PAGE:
To highlight the risks involved in using abbreviations in prescriptions, the Commission ran a poll asking readers what they thought the dose was in the prescription below.
Nearly half of the 82 participants were unable to read the dose correctly. Many commented on the unusual dose, its poor legibility and the need to contact the doctor before doing anything.
The correct answer was 4 micrograms.
Unclear abbreviations are one cause of medication errors. There are different reasons why abbreviations are used in practice, but often it is simply a way to save time when writing prescriptions and completing patient records.
Experience shows many medication errors occur because abbreviations are misinterpreted. Unclear handwriting is not the only cause; abbreviations can be misinterpreted even when prescriptions are typed. One of the most common abbreviations that causes medication error is the use of ‘µg’ or ‘mcg’ for microgram, often being read as mg for milligram, creating a 1000-fold overdose. Numbers can be hard to read too, in our example the 4 could be read as a 1 or a 7.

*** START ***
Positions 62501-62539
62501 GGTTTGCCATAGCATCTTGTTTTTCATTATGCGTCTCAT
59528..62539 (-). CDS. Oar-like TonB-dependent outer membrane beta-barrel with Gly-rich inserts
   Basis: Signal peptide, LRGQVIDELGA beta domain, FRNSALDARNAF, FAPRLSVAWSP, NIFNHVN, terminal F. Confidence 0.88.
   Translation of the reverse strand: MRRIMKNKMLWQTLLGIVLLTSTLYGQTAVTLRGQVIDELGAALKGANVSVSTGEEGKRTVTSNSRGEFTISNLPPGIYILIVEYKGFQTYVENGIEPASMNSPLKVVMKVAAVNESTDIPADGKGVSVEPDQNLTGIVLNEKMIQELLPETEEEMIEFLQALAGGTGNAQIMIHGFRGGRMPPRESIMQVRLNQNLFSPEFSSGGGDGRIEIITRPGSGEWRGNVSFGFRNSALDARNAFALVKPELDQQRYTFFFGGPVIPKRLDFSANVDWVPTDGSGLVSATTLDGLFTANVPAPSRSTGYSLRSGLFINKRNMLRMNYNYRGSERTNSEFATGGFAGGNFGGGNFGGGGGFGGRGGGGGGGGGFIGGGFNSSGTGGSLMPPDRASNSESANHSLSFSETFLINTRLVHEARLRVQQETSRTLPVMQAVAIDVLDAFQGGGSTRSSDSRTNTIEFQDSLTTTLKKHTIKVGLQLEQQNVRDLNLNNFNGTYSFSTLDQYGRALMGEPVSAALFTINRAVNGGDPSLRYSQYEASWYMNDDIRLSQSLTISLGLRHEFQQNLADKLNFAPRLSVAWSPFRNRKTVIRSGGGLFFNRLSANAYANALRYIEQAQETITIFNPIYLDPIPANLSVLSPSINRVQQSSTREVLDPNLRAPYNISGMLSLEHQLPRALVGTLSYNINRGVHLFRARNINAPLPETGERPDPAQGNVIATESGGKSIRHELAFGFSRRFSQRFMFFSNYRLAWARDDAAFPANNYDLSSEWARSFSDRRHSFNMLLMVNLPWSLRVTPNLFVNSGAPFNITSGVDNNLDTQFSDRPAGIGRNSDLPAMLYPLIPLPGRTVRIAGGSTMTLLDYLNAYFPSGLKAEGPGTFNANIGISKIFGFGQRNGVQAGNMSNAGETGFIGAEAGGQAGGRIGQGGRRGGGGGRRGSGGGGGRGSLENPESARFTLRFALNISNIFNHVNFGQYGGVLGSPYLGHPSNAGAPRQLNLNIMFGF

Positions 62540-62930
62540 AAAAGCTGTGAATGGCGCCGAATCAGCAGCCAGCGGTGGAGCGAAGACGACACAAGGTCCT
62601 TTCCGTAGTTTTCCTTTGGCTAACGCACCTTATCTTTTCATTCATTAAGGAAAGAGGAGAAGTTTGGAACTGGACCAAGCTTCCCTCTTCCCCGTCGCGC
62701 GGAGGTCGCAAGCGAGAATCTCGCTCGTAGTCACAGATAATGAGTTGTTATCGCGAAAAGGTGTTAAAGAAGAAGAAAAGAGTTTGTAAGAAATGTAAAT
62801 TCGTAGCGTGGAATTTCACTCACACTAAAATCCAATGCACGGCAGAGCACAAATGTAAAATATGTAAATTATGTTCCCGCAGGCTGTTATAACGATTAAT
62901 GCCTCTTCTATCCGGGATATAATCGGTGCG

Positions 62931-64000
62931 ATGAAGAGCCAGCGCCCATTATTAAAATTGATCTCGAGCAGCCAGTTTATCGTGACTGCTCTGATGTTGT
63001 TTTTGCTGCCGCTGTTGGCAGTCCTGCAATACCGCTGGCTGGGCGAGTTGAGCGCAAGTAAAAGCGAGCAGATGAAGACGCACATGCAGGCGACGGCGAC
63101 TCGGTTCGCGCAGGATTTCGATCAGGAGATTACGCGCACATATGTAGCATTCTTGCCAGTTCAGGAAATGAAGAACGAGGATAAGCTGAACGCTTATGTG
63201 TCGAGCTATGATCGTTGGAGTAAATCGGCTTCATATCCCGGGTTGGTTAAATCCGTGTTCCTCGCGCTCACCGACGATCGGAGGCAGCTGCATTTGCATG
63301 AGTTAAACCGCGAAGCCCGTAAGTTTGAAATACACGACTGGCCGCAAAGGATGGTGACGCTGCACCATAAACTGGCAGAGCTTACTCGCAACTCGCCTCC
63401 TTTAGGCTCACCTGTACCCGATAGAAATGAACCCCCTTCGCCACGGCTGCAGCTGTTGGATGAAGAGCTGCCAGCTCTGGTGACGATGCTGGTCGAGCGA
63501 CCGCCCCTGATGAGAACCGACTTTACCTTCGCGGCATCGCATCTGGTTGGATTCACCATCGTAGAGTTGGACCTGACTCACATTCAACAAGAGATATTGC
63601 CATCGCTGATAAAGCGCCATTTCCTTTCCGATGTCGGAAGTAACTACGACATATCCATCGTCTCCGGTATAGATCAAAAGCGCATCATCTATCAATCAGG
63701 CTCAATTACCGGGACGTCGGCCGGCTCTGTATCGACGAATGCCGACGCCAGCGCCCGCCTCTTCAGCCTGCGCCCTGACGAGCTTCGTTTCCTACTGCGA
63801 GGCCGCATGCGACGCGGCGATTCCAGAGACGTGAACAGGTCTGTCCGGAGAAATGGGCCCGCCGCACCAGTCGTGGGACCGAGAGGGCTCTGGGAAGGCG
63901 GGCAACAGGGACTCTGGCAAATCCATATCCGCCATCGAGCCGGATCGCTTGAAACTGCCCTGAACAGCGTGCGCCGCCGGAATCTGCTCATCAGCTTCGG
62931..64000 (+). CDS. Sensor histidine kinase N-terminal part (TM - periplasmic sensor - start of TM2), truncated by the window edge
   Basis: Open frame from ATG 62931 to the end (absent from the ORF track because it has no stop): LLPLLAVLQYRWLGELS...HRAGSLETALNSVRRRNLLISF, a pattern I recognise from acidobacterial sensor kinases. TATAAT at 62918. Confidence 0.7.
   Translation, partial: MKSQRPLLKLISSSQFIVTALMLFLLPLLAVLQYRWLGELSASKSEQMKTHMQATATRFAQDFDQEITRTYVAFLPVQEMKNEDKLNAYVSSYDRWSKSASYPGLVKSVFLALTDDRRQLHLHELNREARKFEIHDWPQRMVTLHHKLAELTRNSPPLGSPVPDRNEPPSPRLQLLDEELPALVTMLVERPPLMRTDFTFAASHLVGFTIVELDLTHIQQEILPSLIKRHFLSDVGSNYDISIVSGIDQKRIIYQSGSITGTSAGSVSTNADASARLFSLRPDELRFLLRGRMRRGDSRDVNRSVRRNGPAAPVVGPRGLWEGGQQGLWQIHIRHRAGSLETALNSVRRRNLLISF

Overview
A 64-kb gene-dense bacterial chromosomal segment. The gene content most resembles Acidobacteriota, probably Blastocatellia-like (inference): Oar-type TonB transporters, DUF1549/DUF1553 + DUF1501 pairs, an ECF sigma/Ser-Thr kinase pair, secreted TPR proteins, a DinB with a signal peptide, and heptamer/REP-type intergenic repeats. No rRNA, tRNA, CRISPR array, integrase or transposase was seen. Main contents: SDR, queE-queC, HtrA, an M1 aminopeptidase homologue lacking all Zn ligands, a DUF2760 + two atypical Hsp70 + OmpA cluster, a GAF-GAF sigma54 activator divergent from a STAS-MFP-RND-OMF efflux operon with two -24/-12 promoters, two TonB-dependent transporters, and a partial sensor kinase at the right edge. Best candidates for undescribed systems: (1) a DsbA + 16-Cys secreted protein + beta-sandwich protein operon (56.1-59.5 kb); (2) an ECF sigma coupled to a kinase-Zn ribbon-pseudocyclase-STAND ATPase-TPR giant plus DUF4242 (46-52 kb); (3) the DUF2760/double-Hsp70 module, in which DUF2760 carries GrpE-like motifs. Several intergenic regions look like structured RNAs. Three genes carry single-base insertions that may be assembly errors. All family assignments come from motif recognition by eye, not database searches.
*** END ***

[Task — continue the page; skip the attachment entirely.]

The example above came from one of our hospitals. In this case, the misinterpretation was detected when the number of capsules to give the patient was being worked out. The capsules come in 0.25 and 0.5 microgram strengths so 4 mg = 4000 micrograms, which would have been 8000 capsules! But in many cases, the number of tablets or capsules may not give the warning that something is wrong.
Medication errors can be avoided by writing the dose in full. Using a small dose? Write a big word!
See more information below, including a poster on error-prone abbreviations.